The Met has a few different options for acquiring cheap seats.  Thus far, I've only sat in seats with a partially obstructed view.  You miss a little bit of the action, but the family circle box seats have excellent acoustics.  When I saw Carmen, an old man sitting near us said he always got those seats because the sound is the best in the house.  Another option is purchasing family circle seats (the highest level in the opera house) way ahead of time - I already have tickets for a February performance that cost the same as the box seats I sat in last month.  Those were $30 each, plus some annoying ticket fees that jacked it up to $40.  Other shows have less expensive tickets though - Turandot, for example, has $20 box seats.

Two other Met options that I haven't taken advantage of yet are Met student discounts, where they release a certain number of tickets that can only be purchased if you have a valid student ID, and standing room only.  A friend of mine has done standing room only, and says it's not that bad, but I don't know whether I can handle standing through a 3 hour opera.  I'm a student member at the Met, so I get emails about tickets, but haven't bought any yet.

Traditionally, to get cheap Broadway tickets you need to do rush/student rush.  I have sat in student rush seats, but a friend went to the box office for both of us so I have no experience with the lines.  We sat in partially obstructed seats for How to Succeed in Business Without Really Trying last summer, for $20 each I think, and had a great time.

My sister visited this past weekend, and we discovered an option at least for shows at Lincoln Center Theater: LincTix.  You have to be between 21-35, and you can sign up to get $30 tickets for almost any show, for any seat still available in the theater (as far as I can tell).  We bought tickets to War Horse on Friday night, and sat in the front row of the Loge (the balcony) for the Saturday matinee. Those are usually $125 each, but we payed just over one quarter of that amount.  And the show was very good.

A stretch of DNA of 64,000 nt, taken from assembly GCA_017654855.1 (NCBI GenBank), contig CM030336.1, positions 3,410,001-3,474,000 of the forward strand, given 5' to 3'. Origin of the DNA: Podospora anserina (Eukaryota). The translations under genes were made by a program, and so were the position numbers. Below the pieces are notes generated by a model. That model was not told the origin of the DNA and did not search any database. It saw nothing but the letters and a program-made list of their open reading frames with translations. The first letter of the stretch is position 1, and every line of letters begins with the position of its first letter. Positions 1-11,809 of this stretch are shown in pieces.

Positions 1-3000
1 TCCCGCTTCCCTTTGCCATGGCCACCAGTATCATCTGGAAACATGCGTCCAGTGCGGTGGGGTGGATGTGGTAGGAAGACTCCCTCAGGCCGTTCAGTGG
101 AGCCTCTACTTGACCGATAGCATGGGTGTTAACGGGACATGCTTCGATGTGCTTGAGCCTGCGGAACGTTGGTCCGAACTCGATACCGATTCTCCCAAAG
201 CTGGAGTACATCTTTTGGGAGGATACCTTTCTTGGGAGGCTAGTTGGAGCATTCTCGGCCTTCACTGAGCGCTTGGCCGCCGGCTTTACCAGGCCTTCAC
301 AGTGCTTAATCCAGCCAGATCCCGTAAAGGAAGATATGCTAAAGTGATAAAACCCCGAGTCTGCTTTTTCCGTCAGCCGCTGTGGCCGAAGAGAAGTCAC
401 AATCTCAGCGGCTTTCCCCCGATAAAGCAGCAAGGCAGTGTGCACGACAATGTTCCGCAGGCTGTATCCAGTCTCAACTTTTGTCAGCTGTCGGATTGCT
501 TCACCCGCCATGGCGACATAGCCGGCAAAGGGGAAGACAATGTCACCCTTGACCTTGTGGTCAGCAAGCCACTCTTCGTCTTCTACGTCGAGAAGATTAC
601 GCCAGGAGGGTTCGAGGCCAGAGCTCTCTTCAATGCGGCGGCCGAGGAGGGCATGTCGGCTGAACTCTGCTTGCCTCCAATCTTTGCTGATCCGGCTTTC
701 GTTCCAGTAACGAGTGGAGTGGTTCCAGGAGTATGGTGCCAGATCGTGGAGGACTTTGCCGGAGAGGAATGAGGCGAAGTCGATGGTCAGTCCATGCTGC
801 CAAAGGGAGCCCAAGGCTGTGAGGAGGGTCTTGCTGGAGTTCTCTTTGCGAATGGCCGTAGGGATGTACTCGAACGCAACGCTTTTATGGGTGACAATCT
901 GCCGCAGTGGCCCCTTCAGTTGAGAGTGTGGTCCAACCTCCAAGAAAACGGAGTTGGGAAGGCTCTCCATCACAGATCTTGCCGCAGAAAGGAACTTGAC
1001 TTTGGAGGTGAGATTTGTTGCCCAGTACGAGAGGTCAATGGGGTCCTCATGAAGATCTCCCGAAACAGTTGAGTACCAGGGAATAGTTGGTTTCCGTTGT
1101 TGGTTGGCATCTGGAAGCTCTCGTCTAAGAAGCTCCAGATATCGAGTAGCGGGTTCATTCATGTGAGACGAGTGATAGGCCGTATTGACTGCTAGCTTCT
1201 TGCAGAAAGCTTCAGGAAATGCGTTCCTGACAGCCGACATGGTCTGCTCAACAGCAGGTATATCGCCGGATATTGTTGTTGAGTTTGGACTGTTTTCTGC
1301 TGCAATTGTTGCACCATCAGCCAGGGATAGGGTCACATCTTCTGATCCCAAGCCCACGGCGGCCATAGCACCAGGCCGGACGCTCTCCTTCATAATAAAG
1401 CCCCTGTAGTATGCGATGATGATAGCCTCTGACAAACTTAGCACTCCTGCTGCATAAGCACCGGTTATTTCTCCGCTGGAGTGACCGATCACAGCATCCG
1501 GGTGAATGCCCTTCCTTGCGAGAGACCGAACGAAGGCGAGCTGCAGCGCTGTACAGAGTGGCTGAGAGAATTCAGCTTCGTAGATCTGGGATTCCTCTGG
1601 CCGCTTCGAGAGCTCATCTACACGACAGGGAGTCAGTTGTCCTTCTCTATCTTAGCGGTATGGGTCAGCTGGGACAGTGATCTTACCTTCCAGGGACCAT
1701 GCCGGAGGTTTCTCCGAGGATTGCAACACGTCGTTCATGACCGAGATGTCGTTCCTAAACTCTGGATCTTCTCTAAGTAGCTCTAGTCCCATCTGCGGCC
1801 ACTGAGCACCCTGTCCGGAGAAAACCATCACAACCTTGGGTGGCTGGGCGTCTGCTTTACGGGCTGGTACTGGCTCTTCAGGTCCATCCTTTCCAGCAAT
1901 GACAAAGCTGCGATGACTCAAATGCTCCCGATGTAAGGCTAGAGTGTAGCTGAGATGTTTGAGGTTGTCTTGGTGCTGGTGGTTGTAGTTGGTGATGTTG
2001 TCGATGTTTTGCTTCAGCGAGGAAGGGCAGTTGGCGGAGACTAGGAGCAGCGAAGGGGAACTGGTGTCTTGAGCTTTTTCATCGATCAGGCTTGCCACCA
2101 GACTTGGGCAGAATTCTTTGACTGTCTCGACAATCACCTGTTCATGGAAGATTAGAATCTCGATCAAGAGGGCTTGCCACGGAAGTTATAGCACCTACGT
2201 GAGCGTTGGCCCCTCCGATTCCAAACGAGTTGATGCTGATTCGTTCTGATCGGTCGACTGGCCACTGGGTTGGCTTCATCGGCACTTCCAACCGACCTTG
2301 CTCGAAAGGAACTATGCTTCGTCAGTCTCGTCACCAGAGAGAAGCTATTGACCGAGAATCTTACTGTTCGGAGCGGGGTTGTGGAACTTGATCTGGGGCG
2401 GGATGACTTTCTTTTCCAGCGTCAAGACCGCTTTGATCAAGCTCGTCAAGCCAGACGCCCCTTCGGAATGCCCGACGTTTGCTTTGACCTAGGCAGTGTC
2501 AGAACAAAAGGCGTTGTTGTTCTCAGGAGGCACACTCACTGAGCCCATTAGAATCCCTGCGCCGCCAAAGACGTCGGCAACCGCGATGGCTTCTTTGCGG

City living definitely isn't cheap.  But thus far I've had pretty good luck finding discounts; all it takes is a little bit of extra work.

Friday, November 2, 2012

Sandy Update

(I probably should have posted this sooner)

We survived the hurricane relatively unscathed in my part of the City.  I never lost power and I'm well above sea level, so no flooding.  The university shut down for two days, the first of which I spent very productively.  The second...less so.  I tried to review for one of my classes, but I got distracted and frustrated very easily.  I'm struggling to balance research (which I enjoy and want to spend a lot of time on) with classes (which I don't enjoy as much and in which I'm having trouble).  But that's the topic of another post.

Right now my biggest debate is whether or not to return some of the canned goods I bought for the storm.  Because I waited too long to go shopping, I paid way more than I would have liked to for cans of beans and soup.  And for peanut butter in a glass jar, but I opened it so that's water under the bridge at this point.  I still need to do my usual once-a-month shop, but I've already spent more than half my monthly grocery budget for store-shopping.  Decisions, decisions.